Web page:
In the dog days of summer, we get frequent reminders to hydrate often, but what about winter? The air we breathe in colder weather is drier, so our lungs have to work overtime to add humidity and warm it up. And the more the body works, the more hydration it needs.
No matter the season, a healthy body loses between three to six liters of water every day. The water vapor we exhale alone can fill more than a one-liter soda bottle. So it goes without saying that ensuring workers are sufficiently hydrated is an important step to maintaining a safe, healthy workplace all year round.
Why Hydration Matters
Our bodies are about 60 percent water. It’s an essential nutrient, allowing us to function at optimal performance levels by:
- Regulating core body temperature
- Carrying nutrients to vital organs
- Flushing internal toxins from the body
We all lose some of this water throughout the day through normal activities like sweating (including between skin and winter clothing), exhaling, urinating, diuretic intake, and natural body exertion to maintain the core temperature (like shivering).
But maintaining proper fluid levels is critical for our bodies to function at full capacity. Without enough fluids, our bodies start to go into dehydration mode. Depending on the severity of the dehydration, this could have a significant impact on the ability to work and function properly.
Dehydration isn't just caused by sweating under the summer sun. A number of factors can contribute to unsafe body temperature drops and fluid loss in winter weather:
- Freezing temperatures and wind chill
- Improper clothing for the weather
- Physical exertion
- Direct exposure to harsh weather
- Lack of fluid intake and poor diet
- Pre-existing medical conditions
- Poor physical conditioning
Check out this video to learn more about cold stress and hydration:
Are You Properly Hydrated?
Knowing the importance of hydration is one thing; ensuring it is another. That’s why it’s critical for workers to understand how to gauge their hydration level and what steps to take to maintain body fluids.
You can’t always rely on the thirsty feeling to remind you that your body needs more fluids. One of the easiest ways to tell if your body is properly hydrated is by a quick examination of your urine color.
- Pale and plentiful = proper hydration
- Medium to dark yellow = mild dehydration, more fluids required
- Medium to dark orange = severe dehydration, contact a physician
(Using and posting a visual guide can be helpful.)
Additional symptoms of dehydration include:
- Thirst (though not always)
- Muscle cramps
- Excessive perspiration
- Hot and dry skin
In general, it’s recommended that the average adult drink one quart per hour of active work, distributing the intake over a period of time. For example, getting into the habit of drinking about 1 cup (250 ml) of fluid every 15 minutes will keep your hydration levels up for the duration of your shift.
It’s important to understand, though, that everybody is different and the required amount of hydration varies depending on several factors:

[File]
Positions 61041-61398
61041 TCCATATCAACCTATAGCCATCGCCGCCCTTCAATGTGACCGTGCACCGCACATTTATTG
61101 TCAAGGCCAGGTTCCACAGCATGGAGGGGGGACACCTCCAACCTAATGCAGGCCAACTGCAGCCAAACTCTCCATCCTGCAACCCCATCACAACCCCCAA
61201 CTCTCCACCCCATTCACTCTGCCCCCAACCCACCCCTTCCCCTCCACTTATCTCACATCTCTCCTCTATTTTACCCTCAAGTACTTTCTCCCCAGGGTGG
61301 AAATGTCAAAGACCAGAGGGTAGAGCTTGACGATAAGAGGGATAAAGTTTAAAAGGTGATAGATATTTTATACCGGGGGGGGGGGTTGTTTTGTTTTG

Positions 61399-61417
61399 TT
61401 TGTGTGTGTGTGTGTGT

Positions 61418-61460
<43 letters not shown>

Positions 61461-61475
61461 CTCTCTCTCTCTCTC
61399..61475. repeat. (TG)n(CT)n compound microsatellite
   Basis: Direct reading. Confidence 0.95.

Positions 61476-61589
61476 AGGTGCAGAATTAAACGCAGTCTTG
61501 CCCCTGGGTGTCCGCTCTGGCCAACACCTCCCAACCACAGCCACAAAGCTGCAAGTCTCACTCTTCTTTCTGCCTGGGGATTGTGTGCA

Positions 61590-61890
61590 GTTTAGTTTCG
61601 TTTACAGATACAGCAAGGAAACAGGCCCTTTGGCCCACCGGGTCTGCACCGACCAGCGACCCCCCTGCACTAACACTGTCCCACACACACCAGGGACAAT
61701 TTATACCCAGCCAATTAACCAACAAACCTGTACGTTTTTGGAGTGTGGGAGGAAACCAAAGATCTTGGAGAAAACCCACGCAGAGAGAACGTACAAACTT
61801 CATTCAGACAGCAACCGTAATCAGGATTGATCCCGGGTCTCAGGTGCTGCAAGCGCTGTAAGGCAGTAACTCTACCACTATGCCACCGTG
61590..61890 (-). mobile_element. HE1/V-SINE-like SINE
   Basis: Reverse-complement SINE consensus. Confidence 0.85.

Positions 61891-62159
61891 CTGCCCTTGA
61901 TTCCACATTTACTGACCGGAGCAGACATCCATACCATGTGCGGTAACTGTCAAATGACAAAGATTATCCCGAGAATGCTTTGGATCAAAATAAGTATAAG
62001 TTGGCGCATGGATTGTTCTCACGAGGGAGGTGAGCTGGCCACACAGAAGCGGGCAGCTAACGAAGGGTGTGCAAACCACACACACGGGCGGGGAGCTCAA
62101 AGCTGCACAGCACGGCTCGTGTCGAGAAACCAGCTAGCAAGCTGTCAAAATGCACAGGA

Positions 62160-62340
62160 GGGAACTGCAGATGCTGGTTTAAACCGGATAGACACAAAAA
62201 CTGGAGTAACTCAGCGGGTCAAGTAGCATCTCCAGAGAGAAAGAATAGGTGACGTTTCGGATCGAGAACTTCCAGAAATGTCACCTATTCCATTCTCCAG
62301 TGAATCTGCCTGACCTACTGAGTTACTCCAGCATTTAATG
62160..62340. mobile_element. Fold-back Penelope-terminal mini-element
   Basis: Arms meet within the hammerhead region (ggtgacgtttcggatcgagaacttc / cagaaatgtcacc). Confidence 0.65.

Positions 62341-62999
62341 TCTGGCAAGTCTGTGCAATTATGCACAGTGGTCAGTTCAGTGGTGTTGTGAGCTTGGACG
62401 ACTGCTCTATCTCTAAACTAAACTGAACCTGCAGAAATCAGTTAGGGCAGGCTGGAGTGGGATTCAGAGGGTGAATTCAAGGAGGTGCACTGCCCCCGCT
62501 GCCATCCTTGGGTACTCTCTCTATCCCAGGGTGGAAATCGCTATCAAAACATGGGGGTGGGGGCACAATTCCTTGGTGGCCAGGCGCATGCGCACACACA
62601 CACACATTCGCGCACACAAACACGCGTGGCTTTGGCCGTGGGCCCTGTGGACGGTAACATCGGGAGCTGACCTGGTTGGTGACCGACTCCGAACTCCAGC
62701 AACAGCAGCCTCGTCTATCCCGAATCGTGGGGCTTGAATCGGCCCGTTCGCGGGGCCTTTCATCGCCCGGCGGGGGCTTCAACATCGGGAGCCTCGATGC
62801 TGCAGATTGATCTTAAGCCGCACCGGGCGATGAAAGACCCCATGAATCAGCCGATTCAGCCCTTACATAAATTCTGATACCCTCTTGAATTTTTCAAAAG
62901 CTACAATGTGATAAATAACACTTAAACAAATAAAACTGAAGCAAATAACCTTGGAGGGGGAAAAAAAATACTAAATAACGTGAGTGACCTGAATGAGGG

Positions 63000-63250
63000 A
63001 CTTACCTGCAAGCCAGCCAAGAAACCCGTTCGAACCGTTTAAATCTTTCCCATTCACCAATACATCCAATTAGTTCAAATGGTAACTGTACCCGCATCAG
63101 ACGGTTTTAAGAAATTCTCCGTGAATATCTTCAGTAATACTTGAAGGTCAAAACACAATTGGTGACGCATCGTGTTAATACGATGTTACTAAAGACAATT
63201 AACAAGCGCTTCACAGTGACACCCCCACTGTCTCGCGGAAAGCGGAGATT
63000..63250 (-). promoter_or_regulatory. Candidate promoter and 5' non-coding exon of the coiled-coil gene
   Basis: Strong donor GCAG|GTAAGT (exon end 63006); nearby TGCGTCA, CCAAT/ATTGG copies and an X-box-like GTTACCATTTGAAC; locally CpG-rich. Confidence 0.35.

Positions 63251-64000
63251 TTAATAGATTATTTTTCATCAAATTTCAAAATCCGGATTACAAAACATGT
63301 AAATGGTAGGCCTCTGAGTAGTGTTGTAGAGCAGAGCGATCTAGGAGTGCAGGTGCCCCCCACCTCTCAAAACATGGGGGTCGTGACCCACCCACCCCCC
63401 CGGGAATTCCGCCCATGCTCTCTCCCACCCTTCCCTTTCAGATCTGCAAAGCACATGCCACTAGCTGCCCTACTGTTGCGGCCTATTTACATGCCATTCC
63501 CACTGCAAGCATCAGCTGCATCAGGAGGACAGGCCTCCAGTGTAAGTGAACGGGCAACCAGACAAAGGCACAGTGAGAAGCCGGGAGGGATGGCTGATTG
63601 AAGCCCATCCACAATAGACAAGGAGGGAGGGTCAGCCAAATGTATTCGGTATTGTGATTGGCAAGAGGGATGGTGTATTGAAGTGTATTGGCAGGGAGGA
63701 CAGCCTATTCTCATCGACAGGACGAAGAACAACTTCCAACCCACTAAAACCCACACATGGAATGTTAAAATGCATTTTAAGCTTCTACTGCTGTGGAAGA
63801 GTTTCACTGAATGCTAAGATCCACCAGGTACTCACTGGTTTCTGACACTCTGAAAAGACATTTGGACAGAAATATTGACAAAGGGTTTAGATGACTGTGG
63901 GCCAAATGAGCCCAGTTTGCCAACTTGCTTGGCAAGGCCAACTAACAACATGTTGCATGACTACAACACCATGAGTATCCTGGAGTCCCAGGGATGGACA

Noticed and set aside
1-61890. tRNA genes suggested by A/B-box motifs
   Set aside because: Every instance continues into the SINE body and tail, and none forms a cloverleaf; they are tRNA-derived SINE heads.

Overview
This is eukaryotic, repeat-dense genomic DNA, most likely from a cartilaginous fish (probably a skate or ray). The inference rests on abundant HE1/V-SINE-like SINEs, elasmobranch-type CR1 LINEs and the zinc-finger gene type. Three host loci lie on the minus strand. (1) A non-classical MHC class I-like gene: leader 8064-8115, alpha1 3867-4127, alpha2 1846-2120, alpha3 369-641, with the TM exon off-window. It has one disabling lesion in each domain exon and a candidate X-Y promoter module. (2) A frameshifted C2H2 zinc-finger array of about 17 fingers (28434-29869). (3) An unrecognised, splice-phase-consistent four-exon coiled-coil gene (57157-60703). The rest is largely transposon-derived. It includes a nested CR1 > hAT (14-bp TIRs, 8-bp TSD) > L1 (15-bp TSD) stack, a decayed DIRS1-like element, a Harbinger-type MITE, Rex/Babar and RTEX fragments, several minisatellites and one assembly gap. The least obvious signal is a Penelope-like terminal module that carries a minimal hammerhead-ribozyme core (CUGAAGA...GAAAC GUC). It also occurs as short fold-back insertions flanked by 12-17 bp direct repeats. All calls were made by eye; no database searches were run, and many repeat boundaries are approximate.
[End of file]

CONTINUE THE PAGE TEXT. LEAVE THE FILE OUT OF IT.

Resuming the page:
- Underlying health conditions – People dealing with high blood pressure, diabetes, and heart disease may have different hydration requirements and certain medications can change the way the body responds to environmental factors.
- Level of physical exertion – Performing basic tasks (even if it's just breathing) causes the body to lose hydration. The harder the task, the more fluid your body will lose.
- Work environment – In cold weather, sweat tends to turn to water vapor quickly and extra clothing layers can prevent us from realizing we are getting dehydrated. This is one of the main causes of hypothermia in people who remain outdoors for long periods of time.
Making Winter Hydration a Workplace Priority
As important as it is for individual workers to take responsibility for their health, there are ways for managers to make the workplace a hydration-friendly environment.
Provide Education and Training
Basic education is one of the key ways of ensuring that your employees stay adequately hydrated.
Most people know the body requires more hydration when it's hot outside, but many will be surprised to find out that it's also a big deal in cold weather. Offering quick, informative training sessions can have a big impact on prevention and preparedness, minimizing the risk of dehydration-related illness.
Have Fluids Readily Available
Workers may be more likely to take hydration breaks when they have drinks easily accessible to them. Employers can help by providing water and warm drinks during the winter. Electrolyte replacement drinks can help replenish depleted electrolytes like sodium and potassium and offer a bit of an energy boost.
Drinks that are warm or at room temperature are better at maintaining the body’s internal temperature and they're a better choice than cold drinks while working in colder temperatures.
Since caffeine actually dehydrates the body, it’s a good idea to stay away from coffee stations at winter worksites.
Enforce Regular Breaks
Each worksite should have a shelter (ideally a heated one) where workers can get relief from the chilly weather. It’s also a great place to keep water and warm drinks.
Mandating regular breaks is a great way to remind workers to stop and re-hydrate before returning to the job.
Hydration (and dehydration) is an all-season issue. Our bodies lose substantial amounts of water every day and failing to replace these fluids can lead to ill effects like impaired performance – or worse.
Educating workers about proper hydration and providing hydration stations at winter worksites are simple steps any employer can take to ensure employees maintain safe fluid levels throughout the day. By making hydration a habit all through the year, both employers and employees will be rewarded with a healthier workplace.